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ART H 400 A: ART History and Criticism

Performance Art

Meeting Time: 
MW 1:00pm - 2:20pm
ART 317
Joint Sections: 
ART H 525 A
Adair Rounthwaite
Adair Rounthwaite

Syllabus Description:

Art History 400 A (grad 525 A)

Performance Art

Professor Adair Rounthwaite,

M/W 1:00-2:20pm

Office Art Building 367


Asco, Instant Mural, 1974


Course description

This course examines the development of performance art from its emergence in the mid-20th-century up to the present. During that period, performance practices developed simultaneously in numerous different places around the world. Performance has been compelling to artists who seek to explore personal and collective identity, to push the boundaries of the relationship between artist and artwork, to ignite political transformation, and to understand what it means to exist in the contemporary world. The performances we will analyze range from serious to campy, from lighthearted to harrowing, and from fleeting to long in duration. Across this range of work, we will gain an understanding of performance’s intimate connection to artistic innovation in the late 20th and early 21st-centuries.



Each week will be divided into a “history” session where we look closely at specific historical performance practices, and a “theory” session where we supplement and complicate our understanding of that history through the in-depth analysis of theoretical texts from art history and performance studies. For each pair, the “history” session is accompanied by light reading, while the “theory” session will require that you prepare through careful reading of longer and sometime dense texts (~40-60 pages per week). Students will complete focused pieces of writing in which they engage with theoretical texts and with documents of performance art and will present work to the class.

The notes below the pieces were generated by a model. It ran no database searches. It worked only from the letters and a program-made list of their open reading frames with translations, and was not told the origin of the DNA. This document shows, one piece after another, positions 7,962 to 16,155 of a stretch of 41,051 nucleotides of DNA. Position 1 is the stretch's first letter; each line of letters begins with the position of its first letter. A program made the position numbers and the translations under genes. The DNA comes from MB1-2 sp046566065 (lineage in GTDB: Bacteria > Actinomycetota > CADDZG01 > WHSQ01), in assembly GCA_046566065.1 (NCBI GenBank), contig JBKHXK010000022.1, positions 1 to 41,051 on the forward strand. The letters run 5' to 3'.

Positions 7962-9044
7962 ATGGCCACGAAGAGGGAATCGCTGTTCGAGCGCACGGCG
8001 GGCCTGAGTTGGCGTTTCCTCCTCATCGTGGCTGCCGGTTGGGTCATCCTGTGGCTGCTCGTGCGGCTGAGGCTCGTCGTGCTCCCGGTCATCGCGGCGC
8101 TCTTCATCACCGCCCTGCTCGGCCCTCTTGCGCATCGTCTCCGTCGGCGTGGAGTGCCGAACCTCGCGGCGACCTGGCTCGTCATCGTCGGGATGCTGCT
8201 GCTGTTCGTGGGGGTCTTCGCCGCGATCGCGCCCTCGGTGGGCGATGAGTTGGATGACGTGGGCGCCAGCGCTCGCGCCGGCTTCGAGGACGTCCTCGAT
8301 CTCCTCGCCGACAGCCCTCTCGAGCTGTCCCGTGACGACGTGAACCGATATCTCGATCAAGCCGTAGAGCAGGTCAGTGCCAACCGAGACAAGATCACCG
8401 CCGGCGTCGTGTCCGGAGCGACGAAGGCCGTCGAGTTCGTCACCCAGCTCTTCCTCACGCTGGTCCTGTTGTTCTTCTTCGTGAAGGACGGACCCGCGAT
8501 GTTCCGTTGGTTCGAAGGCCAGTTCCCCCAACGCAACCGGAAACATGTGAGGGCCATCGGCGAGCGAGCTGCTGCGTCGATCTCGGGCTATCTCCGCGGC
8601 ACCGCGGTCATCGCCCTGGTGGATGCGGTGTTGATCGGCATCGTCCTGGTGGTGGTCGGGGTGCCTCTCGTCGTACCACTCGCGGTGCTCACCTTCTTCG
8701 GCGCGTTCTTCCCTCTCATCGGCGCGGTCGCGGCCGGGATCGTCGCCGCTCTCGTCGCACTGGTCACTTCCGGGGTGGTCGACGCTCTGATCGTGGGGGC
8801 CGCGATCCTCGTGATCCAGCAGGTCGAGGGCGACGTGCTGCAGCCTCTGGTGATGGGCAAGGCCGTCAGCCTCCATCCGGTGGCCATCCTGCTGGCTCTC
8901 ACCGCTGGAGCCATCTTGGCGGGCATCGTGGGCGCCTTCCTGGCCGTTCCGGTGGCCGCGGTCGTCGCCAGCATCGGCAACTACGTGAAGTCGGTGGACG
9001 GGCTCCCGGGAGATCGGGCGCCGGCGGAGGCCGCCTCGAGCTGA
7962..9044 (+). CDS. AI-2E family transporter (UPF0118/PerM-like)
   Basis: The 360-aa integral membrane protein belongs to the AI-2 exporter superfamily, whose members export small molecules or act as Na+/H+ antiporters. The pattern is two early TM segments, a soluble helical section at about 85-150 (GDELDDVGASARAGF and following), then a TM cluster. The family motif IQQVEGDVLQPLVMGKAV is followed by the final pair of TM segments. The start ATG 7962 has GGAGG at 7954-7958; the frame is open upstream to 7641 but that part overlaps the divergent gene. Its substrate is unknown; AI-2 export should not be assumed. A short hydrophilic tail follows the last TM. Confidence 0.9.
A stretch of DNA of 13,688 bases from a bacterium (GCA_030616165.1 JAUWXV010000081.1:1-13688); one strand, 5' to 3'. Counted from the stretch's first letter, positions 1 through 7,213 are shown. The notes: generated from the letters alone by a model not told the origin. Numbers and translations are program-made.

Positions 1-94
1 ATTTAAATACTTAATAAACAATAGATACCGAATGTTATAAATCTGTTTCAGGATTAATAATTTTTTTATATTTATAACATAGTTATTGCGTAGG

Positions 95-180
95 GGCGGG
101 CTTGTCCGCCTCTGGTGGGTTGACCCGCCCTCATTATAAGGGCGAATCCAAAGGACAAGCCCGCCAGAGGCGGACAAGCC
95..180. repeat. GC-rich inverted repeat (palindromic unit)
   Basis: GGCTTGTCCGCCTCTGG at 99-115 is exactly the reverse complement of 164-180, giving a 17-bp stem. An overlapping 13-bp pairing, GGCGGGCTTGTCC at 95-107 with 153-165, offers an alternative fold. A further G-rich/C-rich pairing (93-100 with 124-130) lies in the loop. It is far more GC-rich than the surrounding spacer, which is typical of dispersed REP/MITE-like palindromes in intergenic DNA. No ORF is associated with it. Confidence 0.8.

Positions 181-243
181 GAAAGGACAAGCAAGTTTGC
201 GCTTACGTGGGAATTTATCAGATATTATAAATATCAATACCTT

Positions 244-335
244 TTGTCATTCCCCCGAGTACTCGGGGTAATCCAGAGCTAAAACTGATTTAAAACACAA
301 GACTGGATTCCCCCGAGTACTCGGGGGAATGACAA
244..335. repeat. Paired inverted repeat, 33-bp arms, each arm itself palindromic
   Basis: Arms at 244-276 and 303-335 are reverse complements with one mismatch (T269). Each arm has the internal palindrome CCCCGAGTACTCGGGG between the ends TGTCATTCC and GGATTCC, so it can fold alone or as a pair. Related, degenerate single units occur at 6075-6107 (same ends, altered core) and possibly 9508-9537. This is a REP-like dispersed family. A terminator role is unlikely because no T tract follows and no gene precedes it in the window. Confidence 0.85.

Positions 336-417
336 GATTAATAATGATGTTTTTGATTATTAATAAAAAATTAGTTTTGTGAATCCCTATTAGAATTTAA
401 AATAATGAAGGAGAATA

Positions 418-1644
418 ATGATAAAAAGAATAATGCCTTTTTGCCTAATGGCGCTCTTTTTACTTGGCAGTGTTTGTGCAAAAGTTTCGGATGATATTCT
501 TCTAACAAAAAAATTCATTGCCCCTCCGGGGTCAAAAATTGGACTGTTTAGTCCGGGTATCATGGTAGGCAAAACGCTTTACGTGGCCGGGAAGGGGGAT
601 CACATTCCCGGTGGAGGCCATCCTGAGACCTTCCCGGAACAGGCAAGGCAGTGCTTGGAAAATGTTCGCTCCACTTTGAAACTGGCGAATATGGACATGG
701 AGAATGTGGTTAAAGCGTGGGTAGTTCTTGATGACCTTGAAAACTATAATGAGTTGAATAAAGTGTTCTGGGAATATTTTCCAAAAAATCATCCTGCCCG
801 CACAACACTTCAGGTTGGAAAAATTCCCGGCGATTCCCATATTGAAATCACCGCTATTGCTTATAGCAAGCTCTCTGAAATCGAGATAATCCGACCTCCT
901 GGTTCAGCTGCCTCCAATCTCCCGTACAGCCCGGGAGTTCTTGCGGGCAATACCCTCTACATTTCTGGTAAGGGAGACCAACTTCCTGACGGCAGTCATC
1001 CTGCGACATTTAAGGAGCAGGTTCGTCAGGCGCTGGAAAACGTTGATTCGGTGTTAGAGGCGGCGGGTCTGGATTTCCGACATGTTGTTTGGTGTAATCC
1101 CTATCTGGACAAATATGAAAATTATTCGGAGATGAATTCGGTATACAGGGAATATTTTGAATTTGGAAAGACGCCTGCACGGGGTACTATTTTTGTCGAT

Learning goals

  • To become familiar with a diverse range of performance art practices from the mid-20th-century to the present, and to analyze how these practices connect to social struggles over identity, belonging, and freedom.
  • To gain an understanding of how theorists and philosophers have written about performance, and how those ideas have evolved over time.
  • To strengthen written analytical skills in the close analysis of texts and images.
  • To strengthen verbal analytical skills through a class presentation and group discussion.


Catalog Description: 
Courses on special topics, frequently by visiting faculty, which cannot be offered on a continuing basis. Consult art history office for subjects offered.
GE Requirements: 
Visual, Literary, and Performing Arts (VLPA)
Last updated: 
August 2, 2019 - 9:20pm